In December 1946 Dick and Ada Bird were married, marking a long personal and business partnership as cinematographers travelling throughout Canada, the United States and the world producing nature films and conducting winter lecture tours. From 1952 to 1955 they shot film footage for Walt Disney Production's True Life Adventure series. Their lecture audience included Harvard, the National Geographic Society, and the Smithsonian Institute. The Audubon Society sponsored many of their tours. The Birds' still photography taken during the period of the 1940's and 1950's is dominated by wildlife, flora, and natural scenery.

In 1960 Dick and Ada Bird retired from eight years of lecture tours to their property at Buena Vista near Regina Beach, which had been in the Bird family since the early 1940s. They continued to show films in Regina public schools to encourage awareness of conservation among school children, and also were guest speakers at various Canadian Clubs in Eastern Canada. In the 1970s Dick began work on his memoirs and on a history of photography, although ill health prevented the completion of this project. Ada worked from 1969 to 1983 with Muir Barber Ltd. in the hardware and gift business. After Dick's death in 1986, Ada moved into Regina. She continued to be active in many senior and church groups.

Throughout his life, Dick Bird received many honours. He was an Associate of the Royal Photographic Society and a Fellow of the Zoological Society of London. In 1950 he was the second Canadian, after Yousuf Karsh, to become a Fellow of the Photographic Society of America. In that year he also became the first life member of the Saskatchewan Natural History Society. In May 1976 Bird received an honourary Doctorate of Laws from the University of Regina. He was also honoured as Saskatchewan's Pioneer Cinematographer at the International Film Festival in Yorkton in 1979.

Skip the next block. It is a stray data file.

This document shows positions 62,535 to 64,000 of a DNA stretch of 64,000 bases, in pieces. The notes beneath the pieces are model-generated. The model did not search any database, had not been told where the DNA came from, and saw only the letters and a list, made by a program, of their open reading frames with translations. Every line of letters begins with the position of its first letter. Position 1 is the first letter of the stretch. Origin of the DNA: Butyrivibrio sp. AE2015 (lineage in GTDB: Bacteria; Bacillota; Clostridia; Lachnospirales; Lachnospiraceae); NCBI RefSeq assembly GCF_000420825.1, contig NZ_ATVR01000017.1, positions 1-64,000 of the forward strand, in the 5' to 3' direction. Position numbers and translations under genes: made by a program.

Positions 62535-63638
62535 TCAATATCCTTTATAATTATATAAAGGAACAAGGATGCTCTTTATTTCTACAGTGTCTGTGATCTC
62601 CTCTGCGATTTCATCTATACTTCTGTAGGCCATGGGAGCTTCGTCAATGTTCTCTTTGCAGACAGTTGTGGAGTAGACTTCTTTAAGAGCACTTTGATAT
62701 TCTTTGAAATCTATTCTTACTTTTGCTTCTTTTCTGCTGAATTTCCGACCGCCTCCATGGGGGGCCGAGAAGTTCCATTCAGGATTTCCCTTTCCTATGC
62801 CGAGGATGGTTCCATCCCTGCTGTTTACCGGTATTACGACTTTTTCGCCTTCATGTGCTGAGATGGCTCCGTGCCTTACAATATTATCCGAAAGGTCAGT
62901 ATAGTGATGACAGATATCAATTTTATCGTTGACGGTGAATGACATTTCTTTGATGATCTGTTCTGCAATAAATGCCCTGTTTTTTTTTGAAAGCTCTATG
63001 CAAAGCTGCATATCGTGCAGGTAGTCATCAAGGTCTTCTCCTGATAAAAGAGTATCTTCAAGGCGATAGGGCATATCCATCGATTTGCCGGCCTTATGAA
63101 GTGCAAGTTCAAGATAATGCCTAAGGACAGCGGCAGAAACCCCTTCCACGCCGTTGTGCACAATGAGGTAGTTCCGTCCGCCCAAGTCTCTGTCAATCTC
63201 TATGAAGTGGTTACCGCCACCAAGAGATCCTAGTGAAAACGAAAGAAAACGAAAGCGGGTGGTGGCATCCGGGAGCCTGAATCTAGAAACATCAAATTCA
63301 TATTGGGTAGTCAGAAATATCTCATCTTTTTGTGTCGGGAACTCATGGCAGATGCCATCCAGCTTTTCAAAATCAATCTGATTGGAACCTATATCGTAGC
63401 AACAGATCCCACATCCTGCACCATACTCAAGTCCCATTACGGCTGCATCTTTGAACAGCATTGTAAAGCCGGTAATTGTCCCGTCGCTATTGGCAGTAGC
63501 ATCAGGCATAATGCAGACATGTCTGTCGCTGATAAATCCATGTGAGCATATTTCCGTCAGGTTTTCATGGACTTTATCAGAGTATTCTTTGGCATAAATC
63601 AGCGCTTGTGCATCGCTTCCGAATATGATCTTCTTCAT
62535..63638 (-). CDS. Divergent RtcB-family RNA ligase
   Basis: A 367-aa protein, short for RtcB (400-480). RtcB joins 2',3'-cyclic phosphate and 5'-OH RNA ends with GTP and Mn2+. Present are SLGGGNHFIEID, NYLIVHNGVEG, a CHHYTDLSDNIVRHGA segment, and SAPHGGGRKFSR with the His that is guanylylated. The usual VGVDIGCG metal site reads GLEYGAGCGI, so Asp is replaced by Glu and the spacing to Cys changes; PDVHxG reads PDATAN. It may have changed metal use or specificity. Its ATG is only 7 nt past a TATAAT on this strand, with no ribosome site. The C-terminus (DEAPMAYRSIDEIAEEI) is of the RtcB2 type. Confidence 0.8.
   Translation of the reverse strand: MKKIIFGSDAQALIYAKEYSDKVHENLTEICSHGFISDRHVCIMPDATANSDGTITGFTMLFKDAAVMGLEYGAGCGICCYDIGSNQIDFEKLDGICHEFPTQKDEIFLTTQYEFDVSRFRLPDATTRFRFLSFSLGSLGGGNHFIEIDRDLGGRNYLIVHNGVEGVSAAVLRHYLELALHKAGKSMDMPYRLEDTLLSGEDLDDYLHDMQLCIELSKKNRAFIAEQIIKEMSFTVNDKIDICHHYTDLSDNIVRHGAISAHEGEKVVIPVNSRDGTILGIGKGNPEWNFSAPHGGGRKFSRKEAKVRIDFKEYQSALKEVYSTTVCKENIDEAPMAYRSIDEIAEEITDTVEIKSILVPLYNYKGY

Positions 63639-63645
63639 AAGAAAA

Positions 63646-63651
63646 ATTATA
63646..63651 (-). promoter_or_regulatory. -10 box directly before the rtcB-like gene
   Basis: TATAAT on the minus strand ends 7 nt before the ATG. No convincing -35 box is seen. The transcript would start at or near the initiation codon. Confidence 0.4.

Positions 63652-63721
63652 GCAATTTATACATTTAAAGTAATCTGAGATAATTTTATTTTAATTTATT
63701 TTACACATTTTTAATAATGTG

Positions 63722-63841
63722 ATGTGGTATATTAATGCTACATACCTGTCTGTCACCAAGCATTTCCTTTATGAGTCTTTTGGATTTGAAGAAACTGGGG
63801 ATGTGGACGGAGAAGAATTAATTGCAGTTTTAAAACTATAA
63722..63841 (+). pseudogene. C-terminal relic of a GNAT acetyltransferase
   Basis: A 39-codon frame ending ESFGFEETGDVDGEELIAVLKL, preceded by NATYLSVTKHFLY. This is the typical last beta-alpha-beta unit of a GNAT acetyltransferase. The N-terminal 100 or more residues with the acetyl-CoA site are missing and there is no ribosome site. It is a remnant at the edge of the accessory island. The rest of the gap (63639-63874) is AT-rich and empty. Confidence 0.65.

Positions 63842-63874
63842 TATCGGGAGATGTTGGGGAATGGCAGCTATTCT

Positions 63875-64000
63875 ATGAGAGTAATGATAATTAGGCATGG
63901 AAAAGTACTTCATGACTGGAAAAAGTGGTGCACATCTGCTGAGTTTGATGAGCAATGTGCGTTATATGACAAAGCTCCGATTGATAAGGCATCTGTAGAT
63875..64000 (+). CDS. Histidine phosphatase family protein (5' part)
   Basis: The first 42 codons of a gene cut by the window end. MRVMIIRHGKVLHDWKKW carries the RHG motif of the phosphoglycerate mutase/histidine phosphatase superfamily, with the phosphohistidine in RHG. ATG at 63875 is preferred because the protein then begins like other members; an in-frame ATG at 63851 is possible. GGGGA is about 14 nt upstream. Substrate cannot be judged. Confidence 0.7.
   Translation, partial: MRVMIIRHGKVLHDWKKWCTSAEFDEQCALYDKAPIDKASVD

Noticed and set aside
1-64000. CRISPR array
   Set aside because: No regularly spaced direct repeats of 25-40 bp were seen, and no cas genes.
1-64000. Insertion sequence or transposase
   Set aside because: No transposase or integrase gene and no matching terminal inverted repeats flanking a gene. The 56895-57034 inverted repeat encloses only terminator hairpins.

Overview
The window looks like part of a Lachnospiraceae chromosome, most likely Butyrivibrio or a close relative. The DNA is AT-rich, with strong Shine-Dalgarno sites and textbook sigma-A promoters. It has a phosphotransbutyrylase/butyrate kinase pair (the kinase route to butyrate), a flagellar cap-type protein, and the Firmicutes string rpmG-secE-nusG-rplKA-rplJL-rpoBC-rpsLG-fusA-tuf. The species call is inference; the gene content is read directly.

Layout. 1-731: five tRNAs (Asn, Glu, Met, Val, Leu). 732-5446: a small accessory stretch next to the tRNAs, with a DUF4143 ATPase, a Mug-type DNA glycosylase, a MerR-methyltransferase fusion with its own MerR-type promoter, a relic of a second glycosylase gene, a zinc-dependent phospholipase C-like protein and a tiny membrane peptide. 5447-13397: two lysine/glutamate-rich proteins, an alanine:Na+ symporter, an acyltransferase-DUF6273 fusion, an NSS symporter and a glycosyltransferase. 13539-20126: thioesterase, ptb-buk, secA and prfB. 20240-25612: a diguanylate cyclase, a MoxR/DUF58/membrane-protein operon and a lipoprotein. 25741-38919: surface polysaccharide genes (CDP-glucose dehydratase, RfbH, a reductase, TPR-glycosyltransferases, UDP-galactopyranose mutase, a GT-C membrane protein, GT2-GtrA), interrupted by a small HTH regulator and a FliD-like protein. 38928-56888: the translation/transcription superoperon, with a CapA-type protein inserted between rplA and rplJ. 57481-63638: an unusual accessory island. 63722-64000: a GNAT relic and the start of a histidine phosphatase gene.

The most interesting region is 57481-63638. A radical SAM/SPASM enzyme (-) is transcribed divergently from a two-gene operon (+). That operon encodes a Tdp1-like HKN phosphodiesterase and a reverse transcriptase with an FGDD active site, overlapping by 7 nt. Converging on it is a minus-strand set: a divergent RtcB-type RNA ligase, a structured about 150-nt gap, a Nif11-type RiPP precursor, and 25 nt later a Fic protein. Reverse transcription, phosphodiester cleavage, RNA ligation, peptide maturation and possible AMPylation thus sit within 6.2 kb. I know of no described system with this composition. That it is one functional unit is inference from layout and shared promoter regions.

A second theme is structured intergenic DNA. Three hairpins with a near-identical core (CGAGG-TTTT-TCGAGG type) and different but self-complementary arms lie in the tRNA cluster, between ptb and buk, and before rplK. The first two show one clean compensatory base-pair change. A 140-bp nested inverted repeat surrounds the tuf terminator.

Bird Films Ltd. was, since its early years, very much a family business, operated by Dick and Pansy Bird, their daughters, and later their daughters' husbands. The business sold cameras, film and accessories and also had a studio and film lab. Dick Bird remained active in Bird Films into the 1960s. Bird Films continues (2005) to operate as a photography business with a third generation of family management.

Dick Bird died on September 27, 1986. Ada Bird died on October 3, 2003 in Regina.

Samuel Slater and Daniel Rowland Family, 1823-

  • PA 39
  • Famille
  • 1823-

Samuel Slater was born in 1823 in Derbyshire, England. He married Alice Rowley in 1850. They had eleven children, including a son, John, born in 1854.

Daniel and Sarah (Sharp) Rowland of Deptford, Kent, England had ten children, including Anne "Annie" Elizabeth, born in 1853.

John Slater and Annie Rowland were married in England in 1877. They had ten children: Albert; Samuel; Edward "Ted"; William "Will"; Ernest "Art"; Walter; Joseph; Florence; Ellen and Vernon. The Slater family emigrated from Derbyshire, England to the United States around 1883 and settled in South Dakota. In 1906, the family moved to the Weyburn, Saskatchewan district. Annie and John Slater both died at their farm in the Weyburn district, in 1924 and 1929 respectively.

Joseph Alec Slater, son of John and Annie Slater, was born on February 28, 1892 at Onida, South Dakota. He married Matilda "Tillie" Gertrude Blackwell in 1921. They had six children: Dorothy; Leonard; Norman; Irene; Melvin and Albert. Joseph Slater homesteaded on SW 14-6-17-W2 and continued to farm in the Weyburn district until his retirement in 1962. Matilda Slater died in 1950. Joseph Slater died in Weyburn in 1977.

Résultats 41 à 50 sur 90